I dislike iTunes. It’s bloated, slow, needs constant updating, and most importantly is ripping off the independent musician. Yes put your music on iTunes, but let’s have a look at my top 5 reasons to focus on your own store.
iTunes is the king of retail music, with more than 70% market share at the time of writing this post. And let’s face it it’s the first destination for many when they look to buy music. But for independent musicians, who rely on word of mouth and social sharing to gather an audience, why would you send them to iTunes when you could send them to your own store to collect the full profits?
I asked the digital director at Universal that very question some 2 years ago, and they said they’d prefer to send people to iTunes. My jaw smashed through the floor.
Let’s dissect iTunes and get you thinking about your own direct strategy.
1) iTunes takes 30% of your profit
Apple makes a fortune on doing very little. An independent musician loses 30% of their profit to the retailer iTunes, but you also have to deal with a digital distributor in order to get your music into iTunes in the first place. These digital distributors like CD Baby and TuneCore will charge you a yearly fee and in most cases charge you a % of your profit also. You could be losing up to 50% of your potential profit just by directing people to iTunes to buy. For a comparison of digital distributor’s you might want to check out my ebook (for the price of a coffee).
2) Sell Merchandise, packages, digital downloads, physical CD’s
iTunes sets the prices and has a limited range in terms of product variety. Your store on the other hand is completely open to your imagination. Just yesterday I went onto Jenny Biddle’s e-store to see the products she had on offer, and already she had bundled CD’s for a special price, discounted other CD’s, and included T-shirts. That was 1 day after the store was completed!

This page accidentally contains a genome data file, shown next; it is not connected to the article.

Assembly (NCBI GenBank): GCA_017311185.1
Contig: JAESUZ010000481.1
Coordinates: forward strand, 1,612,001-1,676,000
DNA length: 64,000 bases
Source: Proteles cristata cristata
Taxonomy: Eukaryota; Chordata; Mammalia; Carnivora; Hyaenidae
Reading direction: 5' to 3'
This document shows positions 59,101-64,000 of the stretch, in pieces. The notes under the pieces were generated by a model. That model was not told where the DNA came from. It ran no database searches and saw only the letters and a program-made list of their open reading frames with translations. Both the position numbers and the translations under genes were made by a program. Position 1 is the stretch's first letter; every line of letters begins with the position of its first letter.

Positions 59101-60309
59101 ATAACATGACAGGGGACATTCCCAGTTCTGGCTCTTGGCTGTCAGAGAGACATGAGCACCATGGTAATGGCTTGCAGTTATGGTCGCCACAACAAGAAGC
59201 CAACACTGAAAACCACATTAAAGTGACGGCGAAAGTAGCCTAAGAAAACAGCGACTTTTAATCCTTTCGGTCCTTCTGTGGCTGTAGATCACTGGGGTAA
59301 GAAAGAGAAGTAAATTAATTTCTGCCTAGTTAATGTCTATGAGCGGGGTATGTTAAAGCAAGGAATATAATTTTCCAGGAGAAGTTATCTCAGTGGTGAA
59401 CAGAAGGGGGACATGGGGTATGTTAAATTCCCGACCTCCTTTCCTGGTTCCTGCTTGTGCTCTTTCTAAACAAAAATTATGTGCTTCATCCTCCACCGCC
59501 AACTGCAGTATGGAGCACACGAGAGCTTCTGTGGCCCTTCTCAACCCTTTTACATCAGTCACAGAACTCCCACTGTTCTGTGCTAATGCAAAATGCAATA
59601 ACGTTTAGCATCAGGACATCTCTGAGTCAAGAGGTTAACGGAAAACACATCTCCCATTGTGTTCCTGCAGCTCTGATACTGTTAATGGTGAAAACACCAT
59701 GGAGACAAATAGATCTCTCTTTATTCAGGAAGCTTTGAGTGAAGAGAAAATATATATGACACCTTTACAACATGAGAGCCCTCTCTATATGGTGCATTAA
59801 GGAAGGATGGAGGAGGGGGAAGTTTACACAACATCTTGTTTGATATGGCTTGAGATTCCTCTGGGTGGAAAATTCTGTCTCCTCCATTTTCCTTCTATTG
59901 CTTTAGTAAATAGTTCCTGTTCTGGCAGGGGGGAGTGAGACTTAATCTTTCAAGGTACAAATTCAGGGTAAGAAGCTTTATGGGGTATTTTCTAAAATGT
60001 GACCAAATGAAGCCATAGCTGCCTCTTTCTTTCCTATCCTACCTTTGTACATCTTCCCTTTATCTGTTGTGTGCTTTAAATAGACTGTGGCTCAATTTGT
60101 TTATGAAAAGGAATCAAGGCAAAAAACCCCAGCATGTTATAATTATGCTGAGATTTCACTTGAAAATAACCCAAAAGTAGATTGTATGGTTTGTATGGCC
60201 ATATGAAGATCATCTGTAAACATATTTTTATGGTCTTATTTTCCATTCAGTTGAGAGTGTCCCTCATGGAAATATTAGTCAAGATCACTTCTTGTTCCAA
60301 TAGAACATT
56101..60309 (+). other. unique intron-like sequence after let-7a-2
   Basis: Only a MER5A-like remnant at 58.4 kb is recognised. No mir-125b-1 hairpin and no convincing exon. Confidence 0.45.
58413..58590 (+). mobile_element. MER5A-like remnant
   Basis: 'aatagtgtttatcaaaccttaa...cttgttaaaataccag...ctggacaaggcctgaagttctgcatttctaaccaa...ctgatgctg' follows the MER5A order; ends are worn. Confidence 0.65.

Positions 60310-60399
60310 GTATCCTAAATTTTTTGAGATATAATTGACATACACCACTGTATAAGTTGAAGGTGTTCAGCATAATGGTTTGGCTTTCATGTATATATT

3) Thanks for purchasing let’s keep in touch
When your fans buy from iTunes, you lose the ability to get in touch with them. Personally I love knowing what people think of my music, and I often follow up after a sale to ask ‘do you like it?’ Building this relationship with your fans helps differentiate you as an artist, but most importantly it allows you to market to them directly when you are touring or have a new release. With iTunes a sale is just a number.
4) Why record in HD and sell in SD?
You’ve just spent hours perfecting your recordings, using the best microphones you can get, and painstakingly reviewed every single sound byte and then you let iTunes sell it to your fans in crap quality? Why not sell the music in the highest format possible and preserve those sound bytes for those that adore quality sound. Don’t believe me? See what Neil Young had to say about it.
5) Warm Fuzzies
I always check if I can buy from an artist directly before going to iTunes. It gives me warm fuzzies when I buy directly from an independent musician. I feel good that most of the money is going to them, and I feel like I’m supporting their cause. More warm fuzzies I say.
Let’s build an e-store
For those that already have a website, putting an e-store in to sell your music and merchandise is now relatively simple thanks to WordPress and a few nifty shopping carts. The average user would struggle to get this installed, however we’ve being putting shopping carts into musicians sites recently for as little as $150. You’d only have to sell 8 CD’s at $20 to be in front.
Most of these e-stores link back to Paypal, who take a very small margin. Now that Paypal has gone mainstream (thanks Ebay), most consumers are more than happy to purchase via Paypal, direct from the artist.
The functionality of the stores is superb with the ability to:
– Bundle products together
– Sell Digital Downloads
– Add shipping to an order, or to the individual product
– Offer sales and upsells
Here are some examples of e-stores we’ve recently built:
Can’t afford an e-store?
I highly recommend Bandcamp for those that can’t afford an e-store. For more information on Bandcamp check this post out.